Driver screening, policies and training

Limit auto liability exposure with proper risk management

By Betty Norman

A significant amount of auto liability exposure arises when staff and volunteers spend a large amount of time traveling or running errands on the church’s behalf — in church vehicles or their own. Fortunately, this exposure can be reduced through proper risk management.

Staff / volunteer screening. If driving might be a part of a staff member or volunteer’s role, information related to their current license and driving history / record should be obtained as part of the application process.

Consider implementing a policy which states that driving records will be reviewed prior to hire or first assignment. Define what’s considered an acceptable driving record, and complete reviews on a consistent basis.

distracted-drivingAdditionally, as part of the hiring process, obtain (and verify) a photocopy of a current, valid driver’s license, as well as evidence of current auto liability insurance for the personal vehicle to be used — one which  meets the state’s minimum requirements.

Distracted driving. Recent National Highway Traffic Safety Administration statistics show that more than 90 percent of motor vehicle crashes are caused by human error. Moreover, 20 percent of injury crashes — and 16 percent of fatal crashes — involve reports of distracted driving. Clearly, staff or volunteers who drive for church activities are at risk for a serious crash, which might result in a lawsuit.

To limit the risks:

Define who is permitted to run church errands in their own and / or church-owned vehicles. Allowing any and all volunteers to run errands significantly increases a church’s exposure, as well as the time and expense of driver screening.

Announce your commitment to safety. According to the National Safety Council, organizations that allow employees or volunteers to conduct business on cell phones while they’re driving are at four times greater risk of a crash. Policies on cell phone use, plus employee training on driver safety issues, demonstrate a commitment to a safe workplace.

Actively investigate each reported on-the-job motor vehicle accident.

Accident reporting and investigation allow for identification of how and where risks in the workplace arise. The process might provide additional insights about how to prevent accidents from recurring.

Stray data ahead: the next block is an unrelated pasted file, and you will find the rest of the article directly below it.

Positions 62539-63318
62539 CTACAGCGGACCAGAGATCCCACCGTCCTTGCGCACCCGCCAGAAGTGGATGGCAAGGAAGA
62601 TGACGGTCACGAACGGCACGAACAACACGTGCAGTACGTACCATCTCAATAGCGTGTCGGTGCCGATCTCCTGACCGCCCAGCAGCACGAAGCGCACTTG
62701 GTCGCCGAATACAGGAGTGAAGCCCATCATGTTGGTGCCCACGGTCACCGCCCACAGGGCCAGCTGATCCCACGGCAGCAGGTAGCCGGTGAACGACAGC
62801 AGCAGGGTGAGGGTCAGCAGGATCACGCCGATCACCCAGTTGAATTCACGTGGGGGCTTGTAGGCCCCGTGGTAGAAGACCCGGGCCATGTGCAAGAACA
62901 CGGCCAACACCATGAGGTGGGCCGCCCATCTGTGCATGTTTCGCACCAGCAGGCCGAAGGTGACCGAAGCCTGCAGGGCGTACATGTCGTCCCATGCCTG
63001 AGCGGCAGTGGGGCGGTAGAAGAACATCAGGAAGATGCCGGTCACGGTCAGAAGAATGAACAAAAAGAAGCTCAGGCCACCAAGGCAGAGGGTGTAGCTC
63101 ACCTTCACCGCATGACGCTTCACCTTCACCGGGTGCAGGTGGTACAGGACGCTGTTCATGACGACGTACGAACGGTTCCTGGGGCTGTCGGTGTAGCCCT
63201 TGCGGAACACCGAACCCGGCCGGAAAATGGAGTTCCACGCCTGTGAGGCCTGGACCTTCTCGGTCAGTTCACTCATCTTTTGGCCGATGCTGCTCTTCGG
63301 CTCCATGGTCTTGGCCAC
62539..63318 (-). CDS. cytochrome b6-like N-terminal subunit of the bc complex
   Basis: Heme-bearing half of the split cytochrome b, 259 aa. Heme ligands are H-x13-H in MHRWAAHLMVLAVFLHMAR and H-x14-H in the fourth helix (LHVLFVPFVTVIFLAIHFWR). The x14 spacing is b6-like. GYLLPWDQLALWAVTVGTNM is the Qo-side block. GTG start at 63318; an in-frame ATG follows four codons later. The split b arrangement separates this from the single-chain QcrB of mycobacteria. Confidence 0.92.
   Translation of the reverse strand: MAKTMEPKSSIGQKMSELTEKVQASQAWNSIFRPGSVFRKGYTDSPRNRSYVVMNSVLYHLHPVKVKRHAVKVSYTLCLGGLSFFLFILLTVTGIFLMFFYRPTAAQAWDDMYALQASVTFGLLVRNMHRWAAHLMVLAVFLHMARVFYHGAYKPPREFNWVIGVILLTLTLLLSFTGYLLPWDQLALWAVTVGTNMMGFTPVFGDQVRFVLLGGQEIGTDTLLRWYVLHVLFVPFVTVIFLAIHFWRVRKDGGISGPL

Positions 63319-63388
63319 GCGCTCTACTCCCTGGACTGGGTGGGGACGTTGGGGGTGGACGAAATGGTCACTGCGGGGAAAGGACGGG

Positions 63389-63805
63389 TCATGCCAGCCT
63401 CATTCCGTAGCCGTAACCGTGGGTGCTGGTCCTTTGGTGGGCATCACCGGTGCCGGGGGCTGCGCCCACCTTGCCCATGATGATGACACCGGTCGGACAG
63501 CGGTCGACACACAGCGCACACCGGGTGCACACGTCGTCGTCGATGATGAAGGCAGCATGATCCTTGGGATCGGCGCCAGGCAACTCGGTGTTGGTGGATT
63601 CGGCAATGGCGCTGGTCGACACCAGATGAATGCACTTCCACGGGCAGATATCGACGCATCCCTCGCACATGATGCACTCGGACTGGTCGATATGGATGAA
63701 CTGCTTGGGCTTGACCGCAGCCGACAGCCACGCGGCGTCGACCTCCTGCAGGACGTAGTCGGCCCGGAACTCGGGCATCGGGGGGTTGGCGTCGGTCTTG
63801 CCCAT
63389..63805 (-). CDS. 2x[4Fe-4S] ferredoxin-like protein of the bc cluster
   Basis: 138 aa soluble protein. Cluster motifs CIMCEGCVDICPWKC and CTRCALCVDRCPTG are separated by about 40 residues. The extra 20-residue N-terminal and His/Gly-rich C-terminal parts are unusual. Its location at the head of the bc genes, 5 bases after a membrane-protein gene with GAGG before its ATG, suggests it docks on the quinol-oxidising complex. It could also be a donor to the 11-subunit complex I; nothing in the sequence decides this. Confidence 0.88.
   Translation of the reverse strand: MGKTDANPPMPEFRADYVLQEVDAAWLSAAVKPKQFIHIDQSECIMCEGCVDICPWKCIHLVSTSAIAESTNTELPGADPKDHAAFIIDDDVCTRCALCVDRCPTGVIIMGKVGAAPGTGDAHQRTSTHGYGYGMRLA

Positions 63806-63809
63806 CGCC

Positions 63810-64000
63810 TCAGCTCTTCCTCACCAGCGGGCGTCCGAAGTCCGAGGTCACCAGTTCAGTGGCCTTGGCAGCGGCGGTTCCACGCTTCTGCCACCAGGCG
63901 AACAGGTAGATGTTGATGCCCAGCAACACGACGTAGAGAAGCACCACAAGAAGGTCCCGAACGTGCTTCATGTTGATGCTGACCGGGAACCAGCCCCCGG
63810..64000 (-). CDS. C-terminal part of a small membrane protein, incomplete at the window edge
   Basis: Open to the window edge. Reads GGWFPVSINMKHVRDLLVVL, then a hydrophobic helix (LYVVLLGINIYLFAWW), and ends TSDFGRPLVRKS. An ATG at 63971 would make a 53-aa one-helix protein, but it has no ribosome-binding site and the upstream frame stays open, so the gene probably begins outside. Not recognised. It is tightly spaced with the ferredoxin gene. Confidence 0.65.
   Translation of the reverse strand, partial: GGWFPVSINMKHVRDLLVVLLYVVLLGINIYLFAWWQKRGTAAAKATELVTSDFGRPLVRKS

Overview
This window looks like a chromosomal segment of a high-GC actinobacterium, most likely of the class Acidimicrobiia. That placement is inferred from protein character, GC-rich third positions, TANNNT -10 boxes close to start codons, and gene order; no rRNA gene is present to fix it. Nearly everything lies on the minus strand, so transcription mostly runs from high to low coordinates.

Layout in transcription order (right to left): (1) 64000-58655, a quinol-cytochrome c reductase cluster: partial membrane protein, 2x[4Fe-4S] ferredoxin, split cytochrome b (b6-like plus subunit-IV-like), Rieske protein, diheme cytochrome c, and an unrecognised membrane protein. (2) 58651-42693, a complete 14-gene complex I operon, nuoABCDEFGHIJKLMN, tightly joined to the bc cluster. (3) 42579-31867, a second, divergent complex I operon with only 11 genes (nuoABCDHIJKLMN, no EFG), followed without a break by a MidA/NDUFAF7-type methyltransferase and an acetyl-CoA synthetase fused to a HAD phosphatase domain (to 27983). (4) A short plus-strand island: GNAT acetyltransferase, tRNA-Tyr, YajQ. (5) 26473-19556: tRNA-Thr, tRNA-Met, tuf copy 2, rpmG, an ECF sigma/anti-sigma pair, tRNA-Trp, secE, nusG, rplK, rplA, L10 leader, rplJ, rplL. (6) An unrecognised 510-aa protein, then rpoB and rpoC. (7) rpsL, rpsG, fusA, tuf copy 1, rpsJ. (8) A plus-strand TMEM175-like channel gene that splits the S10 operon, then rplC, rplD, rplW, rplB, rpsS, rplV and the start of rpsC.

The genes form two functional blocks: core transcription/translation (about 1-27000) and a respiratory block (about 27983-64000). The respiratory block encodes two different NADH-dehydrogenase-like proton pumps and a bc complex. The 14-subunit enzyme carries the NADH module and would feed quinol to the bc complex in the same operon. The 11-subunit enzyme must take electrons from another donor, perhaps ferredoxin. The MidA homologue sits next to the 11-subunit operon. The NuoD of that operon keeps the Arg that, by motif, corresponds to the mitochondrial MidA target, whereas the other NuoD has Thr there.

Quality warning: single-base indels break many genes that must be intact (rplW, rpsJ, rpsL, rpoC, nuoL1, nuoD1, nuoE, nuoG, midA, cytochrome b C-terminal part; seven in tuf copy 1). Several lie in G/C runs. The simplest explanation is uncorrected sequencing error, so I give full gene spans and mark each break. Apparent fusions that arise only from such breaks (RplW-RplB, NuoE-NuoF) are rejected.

Provide driver safety training. Establishing a tailored driver safety program can help decrease a church’s liability, from a non-owned liability standpoint.

Many online resources are available to assist with employee education, including a government website.

Many employees will recognize that any distraction while driving is a potential risk; even so, it’s important to reinforce this mindset through policy / procedure and regular employee training programs and updates.

Training sessions might also address the need to perform periodic preventative maintenance, per manufacturer-suggested guidelines for their vehicles, and to follow safe driving practices — using seatbelts and not eating or using cell phones while the vehicle is in operation, to name a few.

Mitigating risk starts today
The increasing traffic congestion on our community roads and highways leads to risky driving behavior. Employees and volunteers might feel pressured to drive faster and engage in potentially distracting in-vehicle activities to meet timelines.

It’s important that individuals responsible for those who drive for the church remember that attention to driver screening and selection, vehicle use policies and safe driver training programs can play a critical role in minimizing the risk of accidents.

Betty Norman, BSN, MBA, CPHRM is Director, Risk Control Services at Glatfelter Religious Practice in York, PA.


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